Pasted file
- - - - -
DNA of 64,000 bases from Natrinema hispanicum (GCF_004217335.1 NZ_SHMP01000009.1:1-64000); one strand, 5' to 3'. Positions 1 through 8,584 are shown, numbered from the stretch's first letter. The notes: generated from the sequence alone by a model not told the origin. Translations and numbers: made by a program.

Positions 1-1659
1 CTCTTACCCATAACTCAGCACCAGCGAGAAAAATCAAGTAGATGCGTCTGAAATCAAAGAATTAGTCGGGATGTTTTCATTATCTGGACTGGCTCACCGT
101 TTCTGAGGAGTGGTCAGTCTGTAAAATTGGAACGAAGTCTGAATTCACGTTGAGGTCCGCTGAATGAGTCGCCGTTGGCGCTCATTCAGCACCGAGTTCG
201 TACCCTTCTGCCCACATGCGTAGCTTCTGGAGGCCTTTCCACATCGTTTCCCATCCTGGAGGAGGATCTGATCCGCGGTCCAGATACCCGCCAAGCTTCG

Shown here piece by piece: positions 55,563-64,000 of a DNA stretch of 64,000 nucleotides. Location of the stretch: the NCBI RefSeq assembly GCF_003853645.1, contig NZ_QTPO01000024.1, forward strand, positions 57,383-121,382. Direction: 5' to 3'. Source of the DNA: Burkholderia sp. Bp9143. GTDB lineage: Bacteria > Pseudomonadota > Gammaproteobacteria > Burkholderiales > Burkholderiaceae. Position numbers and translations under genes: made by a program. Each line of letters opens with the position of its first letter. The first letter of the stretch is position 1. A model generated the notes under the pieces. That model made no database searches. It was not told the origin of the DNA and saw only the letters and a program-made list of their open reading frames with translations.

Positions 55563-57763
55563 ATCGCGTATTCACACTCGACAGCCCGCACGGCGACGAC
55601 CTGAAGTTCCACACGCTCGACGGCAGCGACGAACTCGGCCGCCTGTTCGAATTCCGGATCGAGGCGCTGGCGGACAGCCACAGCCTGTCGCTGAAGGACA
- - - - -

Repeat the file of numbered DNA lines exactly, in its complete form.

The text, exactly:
DNA of 64,000 bases from Natrinema hispanicum (GCF_004217335.1 NZ_SHMP01000009.1:1-64000); one strand, 5' to 3'. Positions 1 through 8,584 are shown, numbered from the stretch's first letter. The notes: generated from the sequence alone by a model not told the origin. Translations and numbers: made by a program.

Positions 1-1659
1 CTCTTACCCATAACTCAGCACCAGCGAGAAAAATCAAGTAGATGCGTCTGAAATCAAAGAATTAGTCGGGATGTTTTCATTATCTGGACTGGCTCACCGT
101 TTCTGAGGAGTGGTCAGTCTGTAAAATTGGAACGAAGTCTGAATTCACGTTGAGGTCCGCTGAATGAGTCGCCGTTGGCGCTCATTCAGCACCGAGTTCG
201 TACCCTTCTGCCCACATGCGTAGCTTCTGGAGGCCTTTCCACATCGTTTCCCATCCTGGAGGAGGATCTGATCCGCGGTCCAGATACCCGCCAAGCTTCG

Shown here piece by piece: positions 55,563-64,000 of a DNA stretch of 64,000 nucleotides. Location of the stretch: the NCBI RefSeq assembly GCF_003853645.1, contig NZ_QTPO01000024.1, forward strand, positions 57,383-121,382. Direction: 5' to 3'. Source of the DNA: Burkholderia sp. Bp9143. GTDB lineage: Bacteria > Pseudomonadota > Gammaproteobacteria > Burkholderiales > Burkholderiaceae. Position numbers and translations under genes: made by a program. Each line of letters opens with the position of its first letter. The first letter of the stretch is position 1. A model generated the notes under the pieces. That model made no database searches. It was not told the origin of the DNA and saw only the letters and a program-made list of their open reading frames with translations.

Positions 55563-57763
55563 ATCGCGTATTCACACTCGACAGCCCGCACGGCGACGAC
55601 CTGAAGTTCCACACGCTCGACGGCAGCGACGAACTCGGCCGCCTGTTCGAATTCCGGATCGAGGCGCTGGCGGACAGCCACAGCCTGTCGCTGAAGGACA